Dr. Brooks has received numerous awards including a Gubernatorial Award for Distinguished Public Service for his work with the Governor's Alliance Against Drugs, "Hall of Fame" awards from both CH.A.D.D. (Children and Adults with Attention Deficit Disorders), a Special Recognition and Media Award from the Massachusetts Psychological Association, The Lifetime Achievement Award from the Prentice School in Santa Ana, CA for his efforts on behalf of students with learning differences, and the Distinguished Leadership Award from Learning Disabilities Worldwide.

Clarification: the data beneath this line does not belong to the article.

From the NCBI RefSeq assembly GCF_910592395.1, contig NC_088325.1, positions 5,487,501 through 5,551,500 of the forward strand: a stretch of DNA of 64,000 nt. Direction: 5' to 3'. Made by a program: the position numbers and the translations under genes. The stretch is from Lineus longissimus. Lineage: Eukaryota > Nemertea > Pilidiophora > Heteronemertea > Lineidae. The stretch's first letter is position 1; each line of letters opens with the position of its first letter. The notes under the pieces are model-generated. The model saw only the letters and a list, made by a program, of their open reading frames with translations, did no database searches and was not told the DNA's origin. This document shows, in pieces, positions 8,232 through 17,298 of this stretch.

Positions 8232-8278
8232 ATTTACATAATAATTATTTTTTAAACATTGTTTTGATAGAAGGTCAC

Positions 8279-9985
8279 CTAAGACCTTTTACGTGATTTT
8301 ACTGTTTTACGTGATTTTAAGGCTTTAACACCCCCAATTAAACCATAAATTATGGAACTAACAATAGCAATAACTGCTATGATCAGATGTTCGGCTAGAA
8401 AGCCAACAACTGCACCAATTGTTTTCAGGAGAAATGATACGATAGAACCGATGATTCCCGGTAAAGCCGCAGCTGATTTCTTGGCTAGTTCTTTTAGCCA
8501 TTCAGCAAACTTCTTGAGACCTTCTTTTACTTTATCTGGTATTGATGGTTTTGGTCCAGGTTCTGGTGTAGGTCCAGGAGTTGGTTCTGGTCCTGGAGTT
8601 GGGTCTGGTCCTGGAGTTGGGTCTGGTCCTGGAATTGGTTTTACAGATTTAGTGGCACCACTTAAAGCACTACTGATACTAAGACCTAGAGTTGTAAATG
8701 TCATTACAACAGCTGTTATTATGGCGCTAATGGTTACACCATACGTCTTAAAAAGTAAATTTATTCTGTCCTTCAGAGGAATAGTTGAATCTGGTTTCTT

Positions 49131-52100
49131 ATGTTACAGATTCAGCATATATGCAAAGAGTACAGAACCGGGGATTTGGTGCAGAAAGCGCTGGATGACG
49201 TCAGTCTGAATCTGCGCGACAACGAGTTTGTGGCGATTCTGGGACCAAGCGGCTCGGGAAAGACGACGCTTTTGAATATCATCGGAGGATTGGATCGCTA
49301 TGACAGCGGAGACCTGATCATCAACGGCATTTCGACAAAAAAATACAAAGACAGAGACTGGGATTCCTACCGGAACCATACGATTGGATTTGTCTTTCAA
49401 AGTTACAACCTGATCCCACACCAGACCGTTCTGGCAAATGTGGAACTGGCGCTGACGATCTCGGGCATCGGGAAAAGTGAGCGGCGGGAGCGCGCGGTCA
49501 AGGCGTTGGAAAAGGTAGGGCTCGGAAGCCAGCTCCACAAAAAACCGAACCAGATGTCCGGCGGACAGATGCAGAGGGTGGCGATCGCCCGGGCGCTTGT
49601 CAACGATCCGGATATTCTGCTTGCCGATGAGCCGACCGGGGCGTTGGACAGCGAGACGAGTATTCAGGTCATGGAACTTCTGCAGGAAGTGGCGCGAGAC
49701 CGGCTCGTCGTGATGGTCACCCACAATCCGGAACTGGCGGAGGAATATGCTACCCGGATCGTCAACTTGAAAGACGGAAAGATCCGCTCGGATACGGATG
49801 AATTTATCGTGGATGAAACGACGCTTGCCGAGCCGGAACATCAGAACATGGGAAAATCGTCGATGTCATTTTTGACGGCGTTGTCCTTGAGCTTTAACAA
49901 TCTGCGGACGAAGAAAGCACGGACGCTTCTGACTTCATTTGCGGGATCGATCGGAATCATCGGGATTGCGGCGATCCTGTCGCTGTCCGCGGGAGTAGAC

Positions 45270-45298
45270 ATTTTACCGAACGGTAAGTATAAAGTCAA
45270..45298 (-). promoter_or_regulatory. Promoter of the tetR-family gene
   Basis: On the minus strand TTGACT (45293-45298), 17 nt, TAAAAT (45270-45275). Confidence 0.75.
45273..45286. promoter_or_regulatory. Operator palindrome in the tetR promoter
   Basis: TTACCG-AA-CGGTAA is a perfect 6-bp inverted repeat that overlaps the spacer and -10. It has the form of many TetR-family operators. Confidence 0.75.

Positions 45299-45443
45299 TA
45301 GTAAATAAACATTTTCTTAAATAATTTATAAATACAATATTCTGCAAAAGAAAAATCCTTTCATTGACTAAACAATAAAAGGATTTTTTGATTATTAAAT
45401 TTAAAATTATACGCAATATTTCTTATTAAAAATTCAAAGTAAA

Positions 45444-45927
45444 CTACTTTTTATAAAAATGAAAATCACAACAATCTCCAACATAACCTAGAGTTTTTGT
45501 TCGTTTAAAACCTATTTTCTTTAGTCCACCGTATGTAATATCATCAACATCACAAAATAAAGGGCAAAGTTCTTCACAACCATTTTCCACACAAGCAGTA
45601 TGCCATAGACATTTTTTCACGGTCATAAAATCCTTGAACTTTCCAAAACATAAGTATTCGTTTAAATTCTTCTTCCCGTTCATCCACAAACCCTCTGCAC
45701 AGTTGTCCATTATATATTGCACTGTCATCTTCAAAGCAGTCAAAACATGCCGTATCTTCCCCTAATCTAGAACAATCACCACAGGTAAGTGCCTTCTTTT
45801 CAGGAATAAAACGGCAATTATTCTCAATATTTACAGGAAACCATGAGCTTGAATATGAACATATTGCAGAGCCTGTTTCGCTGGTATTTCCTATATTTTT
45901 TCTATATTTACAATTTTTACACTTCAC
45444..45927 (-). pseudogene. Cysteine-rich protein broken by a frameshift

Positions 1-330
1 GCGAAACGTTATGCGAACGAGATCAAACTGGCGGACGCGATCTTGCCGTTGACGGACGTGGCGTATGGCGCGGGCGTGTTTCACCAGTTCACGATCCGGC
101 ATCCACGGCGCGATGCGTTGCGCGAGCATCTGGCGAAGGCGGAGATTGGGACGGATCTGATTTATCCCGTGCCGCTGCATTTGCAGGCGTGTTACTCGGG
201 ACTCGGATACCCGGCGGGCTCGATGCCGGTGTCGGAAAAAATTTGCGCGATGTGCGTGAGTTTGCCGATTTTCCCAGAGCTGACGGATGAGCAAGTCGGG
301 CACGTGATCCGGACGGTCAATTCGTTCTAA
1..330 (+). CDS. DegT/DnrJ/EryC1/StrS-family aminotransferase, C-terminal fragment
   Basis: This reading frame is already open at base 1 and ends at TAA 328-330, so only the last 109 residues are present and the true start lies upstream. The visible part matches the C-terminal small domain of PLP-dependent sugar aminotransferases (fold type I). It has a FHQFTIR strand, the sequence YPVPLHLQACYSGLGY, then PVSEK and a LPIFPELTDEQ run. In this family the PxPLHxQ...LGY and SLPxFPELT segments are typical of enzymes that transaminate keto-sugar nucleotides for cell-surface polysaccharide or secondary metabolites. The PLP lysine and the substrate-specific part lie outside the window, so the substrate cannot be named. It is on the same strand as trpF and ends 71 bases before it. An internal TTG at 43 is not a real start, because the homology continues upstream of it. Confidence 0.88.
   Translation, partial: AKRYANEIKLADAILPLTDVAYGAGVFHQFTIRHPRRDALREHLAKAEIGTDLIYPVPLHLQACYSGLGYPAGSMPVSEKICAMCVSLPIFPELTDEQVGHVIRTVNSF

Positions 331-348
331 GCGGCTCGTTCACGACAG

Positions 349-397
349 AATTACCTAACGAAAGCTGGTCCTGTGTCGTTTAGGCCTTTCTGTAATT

Suzanne Brooks, PhD, earned her certification in School Psychology and masters in Early Childhood Psychology from Fordham University and then went on to earn a doctorate in School/Clinical Child Psychology from Yeshiva University’s Ferkauf Graduate School of Psychology. Dr. Brooks completed a postdoctoral fellowship in Child and Adolescent Psychology at McLean Hospital, where she provided a range of clinical services to children and adolescents on a psychiatric inpatient unit and in an intensive residential treatment program for children and adolescents with autism spectrum disorders and behavioral difficulties (Kennedy Hope Academy). Since 2008, Dr. Brooks has been a school psychologist in the Weston Public Schools, while maintaining a part-time private practice. In her private practice, she focuses her work on consulting to families and schools, and providing comprehensive learning and psychological evaluations.